Can Drake reinvent the Toronto Raptors à la Jay-Z?

The Toronto Raptors are gearing up for a makeover from none other than Drake, the city’s very own Jewish rap sensation.

We know, you’re probably wondering if it’s even possible to infuse cool into a losing team with a tougher, redder Barney for a mascot. But according to the Toronto Star, the execs behind it all are modeling the re-branding on another very successful rapper-basketball joint venture: Jay-Z and the Brooklyn Nets.

“Hip hop’s cool uncle took an (incredibly tiny) ownership position in exchange for polishing the shield,” the Toronto Star says of Jay-Z. “He didn’t have to do much. Switch from Yankees to Nets ball-caps. Show up to a few games. Whisper in the ears of a few guys who grew up on The Blueprint.  The result is an almost instant contender, the sort of marquee brand future hall of famers want to be associated with.”

Now it’s Drake’s turn. In addition to hosting the 2016 NBA All-Star game, the self-described “Raptors fan to the death,” will launch a team-based clothing line and consult on the redesign of the their image for the 20th anniversary of the franchise in the 2014-2015 season.

The hope is that Toronto will soon become a city NBA players are willing to go to. And that Drake does something with that dinosaur.

Ellen Grossman reviews new Jay-Z album

After befriending rapper Jay-Z on the R train to Brooklyn’s Barclays Center, Ellen Grossman is now reviewing his latest album, “Magna Carta Holy Grail,” for MTV News.

Grossman, a Brooklyn born visual artist, was contacted by MTV News after a clip of her subway encounter with Jay-Z was featured in the documentary “Jay-Z’s Life and Times: Where I’m From.”

The unlikely reviewer analyzes a few of the rapper’s rhymes and metaphors, honing in on the trials and tribulations of his rise to fame.

“It sounds like he’s really going deep into his heart and into fatherhood and even the meaning of fame,” Grossman said. “[He’s saying] that the money’s nice, but there’s life beyond that, that he’s exploring. I picked that up from the papers but I felt it in the man too, when I met him. That he had a depth to him.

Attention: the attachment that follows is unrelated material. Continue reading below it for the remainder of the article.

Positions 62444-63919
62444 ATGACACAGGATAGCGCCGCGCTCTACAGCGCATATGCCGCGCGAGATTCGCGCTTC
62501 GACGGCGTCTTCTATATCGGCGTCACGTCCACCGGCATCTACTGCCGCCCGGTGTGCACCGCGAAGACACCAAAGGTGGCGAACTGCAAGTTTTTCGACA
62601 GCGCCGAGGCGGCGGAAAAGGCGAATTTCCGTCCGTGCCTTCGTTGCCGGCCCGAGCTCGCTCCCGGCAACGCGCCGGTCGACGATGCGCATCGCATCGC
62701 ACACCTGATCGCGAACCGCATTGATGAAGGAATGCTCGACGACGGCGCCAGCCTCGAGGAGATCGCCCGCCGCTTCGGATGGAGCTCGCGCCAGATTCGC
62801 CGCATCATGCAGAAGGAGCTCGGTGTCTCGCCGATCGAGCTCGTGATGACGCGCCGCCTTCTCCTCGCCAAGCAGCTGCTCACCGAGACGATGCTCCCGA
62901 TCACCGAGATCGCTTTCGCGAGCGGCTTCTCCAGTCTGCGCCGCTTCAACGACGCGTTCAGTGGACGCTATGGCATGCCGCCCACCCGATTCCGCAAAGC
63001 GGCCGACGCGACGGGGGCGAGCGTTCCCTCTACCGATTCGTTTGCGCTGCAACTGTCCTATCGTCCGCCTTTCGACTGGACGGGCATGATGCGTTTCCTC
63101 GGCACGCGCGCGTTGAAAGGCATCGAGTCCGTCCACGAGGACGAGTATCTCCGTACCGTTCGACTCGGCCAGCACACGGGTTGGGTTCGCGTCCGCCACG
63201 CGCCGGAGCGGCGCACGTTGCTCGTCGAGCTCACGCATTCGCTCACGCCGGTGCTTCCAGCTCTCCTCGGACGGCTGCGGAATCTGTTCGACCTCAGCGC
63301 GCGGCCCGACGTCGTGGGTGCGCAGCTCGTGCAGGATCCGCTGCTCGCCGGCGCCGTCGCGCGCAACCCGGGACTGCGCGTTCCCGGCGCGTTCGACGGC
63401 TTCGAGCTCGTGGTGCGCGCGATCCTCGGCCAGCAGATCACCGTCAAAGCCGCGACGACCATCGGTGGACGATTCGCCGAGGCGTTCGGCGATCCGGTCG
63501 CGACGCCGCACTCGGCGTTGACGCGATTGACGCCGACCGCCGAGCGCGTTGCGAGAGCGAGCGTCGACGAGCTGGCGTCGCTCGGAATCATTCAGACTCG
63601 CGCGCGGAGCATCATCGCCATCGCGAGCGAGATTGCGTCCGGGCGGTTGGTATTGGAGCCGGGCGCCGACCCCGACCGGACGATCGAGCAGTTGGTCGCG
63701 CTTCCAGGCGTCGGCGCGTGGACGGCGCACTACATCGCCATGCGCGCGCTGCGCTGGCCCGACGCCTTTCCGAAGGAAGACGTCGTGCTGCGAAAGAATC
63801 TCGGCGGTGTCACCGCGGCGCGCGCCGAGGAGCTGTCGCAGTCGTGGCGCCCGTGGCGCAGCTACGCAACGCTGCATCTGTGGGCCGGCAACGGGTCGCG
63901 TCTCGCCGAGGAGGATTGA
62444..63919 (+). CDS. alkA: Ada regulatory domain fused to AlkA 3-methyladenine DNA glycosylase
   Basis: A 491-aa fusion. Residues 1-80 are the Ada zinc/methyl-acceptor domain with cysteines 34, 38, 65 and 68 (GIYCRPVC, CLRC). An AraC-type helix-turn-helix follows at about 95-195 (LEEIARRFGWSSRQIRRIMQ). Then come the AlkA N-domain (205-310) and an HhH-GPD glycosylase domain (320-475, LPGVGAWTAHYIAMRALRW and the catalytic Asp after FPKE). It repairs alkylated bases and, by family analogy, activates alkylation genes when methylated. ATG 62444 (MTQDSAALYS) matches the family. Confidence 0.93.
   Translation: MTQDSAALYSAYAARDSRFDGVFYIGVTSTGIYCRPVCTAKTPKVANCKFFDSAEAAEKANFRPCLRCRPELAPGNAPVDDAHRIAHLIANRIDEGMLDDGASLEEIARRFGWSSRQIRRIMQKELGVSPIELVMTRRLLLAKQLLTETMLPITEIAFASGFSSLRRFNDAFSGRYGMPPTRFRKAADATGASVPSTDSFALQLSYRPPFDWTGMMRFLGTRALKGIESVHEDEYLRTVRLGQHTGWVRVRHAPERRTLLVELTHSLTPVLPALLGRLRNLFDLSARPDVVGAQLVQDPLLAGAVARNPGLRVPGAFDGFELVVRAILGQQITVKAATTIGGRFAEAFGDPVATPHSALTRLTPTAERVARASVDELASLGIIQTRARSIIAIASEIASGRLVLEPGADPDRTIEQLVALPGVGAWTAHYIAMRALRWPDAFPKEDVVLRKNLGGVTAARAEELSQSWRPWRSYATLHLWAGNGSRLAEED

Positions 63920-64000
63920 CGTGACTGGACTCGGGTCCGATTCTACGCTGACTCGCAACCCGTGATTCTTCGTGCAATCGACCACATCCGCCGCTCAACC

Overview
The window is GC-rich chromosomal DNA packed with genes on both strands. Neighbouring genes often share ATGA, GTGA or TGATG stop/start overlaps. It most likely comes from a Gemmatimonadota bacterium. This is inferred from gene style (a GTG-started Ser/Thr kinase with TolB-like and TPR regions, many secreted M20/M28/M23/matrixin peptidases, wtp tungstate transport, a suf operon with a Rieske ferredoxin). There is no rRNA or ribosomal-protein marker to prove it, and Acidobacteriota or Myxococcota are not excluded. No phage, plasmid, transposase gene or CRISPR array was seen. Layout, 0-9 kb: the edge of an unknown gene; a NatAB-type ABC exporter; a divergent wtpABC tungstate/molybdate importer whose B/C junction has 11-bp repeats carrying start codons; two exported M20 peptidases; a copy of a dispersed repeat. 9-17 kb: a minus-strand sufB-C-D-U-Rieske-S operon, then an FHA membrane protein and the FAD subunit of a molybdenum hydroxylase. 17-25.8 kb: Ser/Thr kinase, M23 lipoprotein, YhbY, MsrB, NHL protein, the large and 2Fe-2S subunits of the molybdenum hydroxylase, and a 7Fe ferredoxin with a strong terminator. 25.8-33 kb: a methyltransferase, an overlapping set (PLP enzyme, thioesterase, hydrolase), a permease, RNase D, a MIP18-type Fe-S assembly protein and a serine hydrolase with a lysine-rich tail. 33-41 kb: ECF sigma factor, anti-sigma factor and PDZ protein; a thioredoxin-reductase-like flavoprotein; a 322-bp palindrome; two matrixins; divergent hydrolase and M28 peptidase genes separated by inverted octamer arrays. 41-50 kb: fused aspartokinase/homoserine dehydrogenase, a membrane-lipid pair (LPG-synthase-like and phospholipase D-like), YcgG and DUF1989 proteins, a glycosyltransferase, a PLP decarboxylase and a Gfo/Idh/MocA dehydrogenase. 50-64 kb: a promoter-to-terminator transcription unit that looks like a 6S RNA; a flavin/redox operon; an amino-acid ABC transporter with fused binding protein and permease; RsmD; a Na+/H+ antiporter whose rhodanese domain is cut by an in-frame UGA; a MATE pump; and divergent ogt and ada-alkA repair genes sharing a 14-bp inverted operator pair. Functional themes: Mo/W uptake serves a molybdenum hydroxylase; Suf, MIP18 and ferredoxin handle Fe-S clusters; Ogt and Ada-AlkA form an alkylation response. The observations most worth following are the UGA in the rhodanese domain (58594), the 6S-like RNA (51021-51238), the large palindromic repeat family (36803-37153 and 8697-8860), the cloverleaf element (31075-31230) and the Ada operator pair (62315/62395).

On one of the album’s 16 tracks, Jay-Z shows love to his Jewish fans — and his lawyers in particular – with the song “Somewhereinamerica.” The first line of the first verse reads, “Shout out to old Jews and old rules.”

This isn’t the only time Jay-Z has mused on Jews in his lyrics. ‘This Can’t Be Life,” from his fifth album, “Roc La Familia: The Dynasty,” has the lyric: “flow tight like I was born Jewish.” Jay-Z has used “Jewish” as an adjective to describe those that are smart or conservative with money.

In “What More Can I say?” from “The Black Album,” he refers to himself as, ”The Martha Stewart that’s far from Jewish,” due to his money savvy mind.

Can’t knock the hustle.

Jay-Z’s Brooklyn menorah

Jay-Z lit up the new Barclays Center in Brooklyn not only with his performance but a menorah. The rapper, a part owner of the arena and its main tenants, the NBA's Brooklyn Nets, put in a special request for his debut performance, wanting to light a candle for each of the eight nights he performed there (even with Chanukah nearly two months away).

Who provided the menorah?

That would be Brooklynite Amit Wehle, whose brother-in-law is the concert producer. Before the first show, Jay-Z stopped by Wehle’s apartment to thank him and offer two VIP tickets to his performance the next night. Also noteworthy at the new arena: two homecoming concerts by Barbra Streisand, a native of the borough's Flatbush section.